Wolfowitz, who never served in the military, but who has been the loudest proponent within the Administration of a U.S. military invasion of Iraq, blabbed on to CNN about the apparently new U.S. doctrine of pre-emptive assassination: "Sometimes when people are changing, they expose themselves in new ways. So we've just got to keep the pressure on everywhere we are able to, and we've got to deny the sanctuaries everywhere we are able to, and we've got to put pressure on every government that is giving these people support to get out of that business."

Newsweek confirmed that Wolfowitz's revelations were not well received inside the intelligence community. "The CIA," Newsweek noted, "which ran the operation, was furious with the Defense Department for blowing its cover story." Newsweek authors Evan Thomas and Mark Hosenball elaborated on the controversial Wolfowitz leak. "The CIA has always preferred to operate in the shadows to preserve 'deniability.' Better, the spooks and most diplomats say, not to embarrass friends and clients by making them look like American stooges. Yemen's President Saleh was 'highly pissed' when the Predator story leaked, says a knowledgeable source. Now CIA officials worry that the leak will discourage other countries from allowing Predator strikes within their borders. They blame the Defense Department for making a macho show of force."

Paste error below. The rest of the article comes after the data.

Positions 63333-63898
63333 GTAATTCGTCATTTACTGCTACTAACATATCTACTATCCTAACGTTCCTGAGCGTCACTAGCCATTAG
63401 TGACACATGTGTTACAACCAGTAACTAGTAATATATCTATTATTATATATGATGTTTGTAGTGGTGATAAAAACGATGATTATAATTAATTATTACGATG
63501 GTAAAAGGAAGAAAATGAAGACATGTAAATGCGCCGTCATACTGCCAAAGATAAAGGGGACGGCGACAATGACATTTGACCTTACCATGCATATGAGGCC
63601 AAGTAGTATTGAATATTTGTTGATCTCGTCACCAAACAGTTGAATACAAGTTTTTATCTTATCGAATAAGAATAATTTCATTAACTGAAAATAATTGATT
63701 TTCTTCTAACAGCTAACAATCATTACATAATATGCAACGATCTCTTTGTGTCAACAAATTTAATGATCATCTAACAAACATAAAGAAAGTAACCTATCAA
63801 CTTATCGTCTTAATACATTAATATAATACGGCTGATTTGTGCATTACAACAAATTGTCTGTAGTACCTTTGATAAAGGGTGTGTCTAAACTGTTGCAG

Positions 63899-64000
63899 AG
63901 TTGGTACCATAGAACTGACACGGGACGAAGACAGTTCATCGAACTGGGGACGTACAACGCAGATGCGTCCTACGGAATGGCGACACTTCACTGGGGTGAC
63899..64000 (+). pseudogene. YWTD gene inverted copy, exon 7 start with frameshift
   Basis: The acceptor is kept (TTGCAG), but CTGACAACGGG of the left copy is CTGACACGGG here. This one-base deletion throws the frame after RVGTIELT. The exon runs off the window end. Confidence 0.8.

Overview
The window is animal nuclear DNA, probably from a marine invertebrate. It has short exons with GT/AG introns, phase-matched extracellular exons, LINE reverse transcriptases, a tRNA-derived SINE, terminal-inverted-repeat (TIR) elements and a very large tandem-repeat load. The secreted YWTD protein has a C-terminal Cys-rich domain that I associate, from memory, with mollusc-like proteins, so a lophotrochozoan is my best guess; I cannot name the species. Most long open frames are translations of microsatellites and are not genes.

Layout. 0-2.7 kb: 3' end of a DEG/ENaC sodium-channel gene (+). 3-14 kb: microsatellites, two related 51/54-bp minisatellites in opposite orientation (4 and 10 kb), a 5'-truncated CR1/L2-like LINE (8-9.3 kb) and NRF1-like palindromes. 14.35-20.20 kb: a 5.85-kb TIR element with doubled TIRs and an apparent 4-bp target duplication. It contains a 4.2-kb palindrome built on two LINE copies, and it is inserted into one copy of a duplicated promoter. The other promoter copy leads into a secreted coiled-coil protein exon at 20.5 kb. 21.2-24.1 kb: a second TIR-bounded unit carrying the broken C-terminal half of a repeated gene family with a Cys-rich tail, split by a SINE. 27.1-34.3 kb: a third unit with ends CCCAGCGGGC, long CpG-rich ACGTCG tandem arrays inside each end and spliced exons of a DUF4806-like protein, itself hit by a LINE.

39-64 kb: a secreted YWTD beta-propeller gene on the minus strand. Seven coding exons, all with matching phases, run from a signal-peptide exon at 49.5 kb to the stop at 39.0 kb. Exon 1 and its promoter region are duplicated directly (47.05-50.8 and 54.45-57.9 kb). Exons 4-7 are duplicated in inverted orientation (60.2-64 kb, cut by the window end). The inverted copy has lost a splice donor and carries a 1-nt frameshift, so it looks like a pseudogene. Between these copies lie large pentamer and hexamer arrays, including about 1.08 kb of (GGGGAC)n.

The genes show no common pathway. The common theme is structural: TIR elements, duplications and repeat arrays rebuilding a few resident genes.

The Christian Science Monitor on Nov. 12 confirmed that the Yemeni officials were furious at the leak. Brig. Gen. Yahya M. Al Mutawakel, the deputy secretary general of the ruling Peoples Congress Party, complained, "This is why it is so difficult to make deals with the United States. This is why we are reluctant to work closely with them. They don't consider the internal circumstances in Yemen. In security matters, you don't want to alert the enemy." One former CIA official interviewed by Newsweek put it this way: "The Pentagon view seems to be, this is good, it shows we can reach out and touch 'em. The CIA view is, you dumb bastards, this means no other country will cooperate with us."

Indeed, former CIA general counsel Jeffrey Smith warned that the Wolfowitz leak and the underlying policy of pre-emptive assassinations would blow up in the face of the United States and jeopardize the war on terrorism. "There is a moral issue, and you'll make mistakes and generate resentment abroad."

When State Department counter-terrorism chief Francis Taylor attended a conference in Manila, the Philippines, just days after the Wolfowitz leak, he encountered a wall of opposition to the now-public U.S. policy of preventive assassination. Wolfowitz's warnings to governments carried the implicit message that the United States would carry out such attacks with or without permission from host governments. The Malaysian government issued a stern warning that it would not cooperate with the United States in allowing American hit teams to operate on its soil.